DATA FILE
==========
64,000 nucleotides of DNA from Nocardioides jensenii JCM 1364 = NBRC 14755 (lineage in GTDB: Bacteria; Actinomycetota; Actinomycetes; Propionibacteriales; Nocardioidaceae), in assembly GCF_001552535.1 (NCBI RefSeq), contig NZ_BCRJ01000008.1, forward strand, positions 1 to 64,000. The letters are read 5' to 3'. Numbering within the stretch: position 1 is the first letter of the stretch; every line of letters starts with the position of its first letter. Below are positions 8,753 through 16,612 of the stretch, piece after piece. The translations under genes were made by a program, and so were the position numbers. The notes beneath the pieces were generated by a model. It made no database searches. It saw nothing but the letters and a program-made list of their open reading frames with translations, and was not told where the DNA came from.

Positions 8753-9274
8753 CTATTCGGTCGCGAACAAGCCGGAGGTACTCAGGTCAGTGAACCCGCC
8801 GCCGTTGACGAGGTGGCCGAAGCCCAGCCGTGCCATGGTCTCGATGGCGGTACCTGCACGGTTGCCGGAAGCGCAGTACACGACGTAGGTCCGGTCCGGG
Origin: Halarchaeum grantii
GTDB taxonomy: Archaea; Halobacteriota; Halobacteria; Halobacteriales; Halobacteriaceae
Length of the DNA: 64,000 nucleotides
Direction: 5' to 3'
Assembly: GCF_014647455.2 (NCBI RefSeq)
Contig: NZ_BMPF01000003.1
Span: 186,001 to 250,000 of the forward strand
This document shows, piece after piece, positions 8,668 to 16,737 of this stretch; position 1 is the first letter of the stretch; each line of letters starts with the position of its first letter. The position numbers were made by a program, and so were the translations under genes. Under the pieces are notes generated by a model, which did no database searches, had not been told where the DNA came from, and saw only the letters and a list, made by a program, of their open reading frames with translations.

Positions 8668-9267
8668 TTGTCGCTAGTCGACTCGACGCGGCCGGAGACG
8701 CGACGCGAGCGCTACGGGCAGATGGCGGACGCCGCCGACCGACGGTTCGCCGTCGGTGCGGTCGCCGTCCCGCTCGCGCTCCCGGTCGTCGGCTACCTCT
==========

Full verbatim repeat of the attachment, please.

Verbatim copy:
64,000 nucleotides of DNA from Nocardioides jensenii JCM 1364 = NBRC 14755 (lineage in GTDB: Bacteria; Actinomycetota; Actinomycetes; Propionibacteriales; Nocardioidaceae), in assembly GCF_001552535.1 (NCBI RefSeq), contig NZ_BCRJ01000008.1, forward strand, positions 1 to 64,000. The letters are read 5' to 3'. Numbering within the stretch: position 1 is the first letter of the stretch; every line of letters starts with the position of its first letter. Below are positions 8,753 through 16,612 of the stretch, piece after piece. The translations under genes were made by a program, and so were the position numbers. The notes beneath the pieces were generated by a model. It made no database searches. It saw nothing but the letters and a program-made list of their open reading frames with translations, and was not told where the DNA came from.

Positions 8753-9274
8753 CTATTCGGTCGCGAACAAGCCGGAGGTACTCAGGTCAGTGAACCCGCC
8801 GCCGTTGACGAGGTGGCCGAAGCCCAGCCGTGCCATGGTCTCGATGGCGGTACCTGCACGGTTGCCGGAAGCGCAGTACACGACGTAGGTCCGGTCCGGG
Origin: Halarchaeum grantii
GTDB taxonomy: Archaea; Halobacteriota; Halobacteria; Halobacteriales; Halobacteriaceae
Length of the DNA: 64,000 nucleotides
Direction: 5' to 3'
Assembly: GCF_014647455.2 (NCBI RefSeq)
Contig: NZ_BMPF01000003.1
Span: 186,001 to 250,000 of the forward strand
This document shows, piece after piece, positions 8,668 to 16,737 of this stretch; position 1 is the first letter of the stretch; each line of letters starts with the position of its first letter. The position numbers were made by a program, and so were the translations under genes. Under the pieces are notes generated by a model, which did no database searches, had not been told where the DNA came from, and saw only the letters and a list, made by a program, of their open reading frames with translations.

Positions 8668-9267
8668 TTGTCGCTAGTCGACTCGACGCGGCCGGAGACG
8701 CGACGCGAGCGCTACGGGCAGATGGCGGACGCCGCCGACCGACGGTTCGCCGTCGGTGCGGTCGCCGTCCCGCTCGCGCTCCCGGTCGTCGGCTACCTCT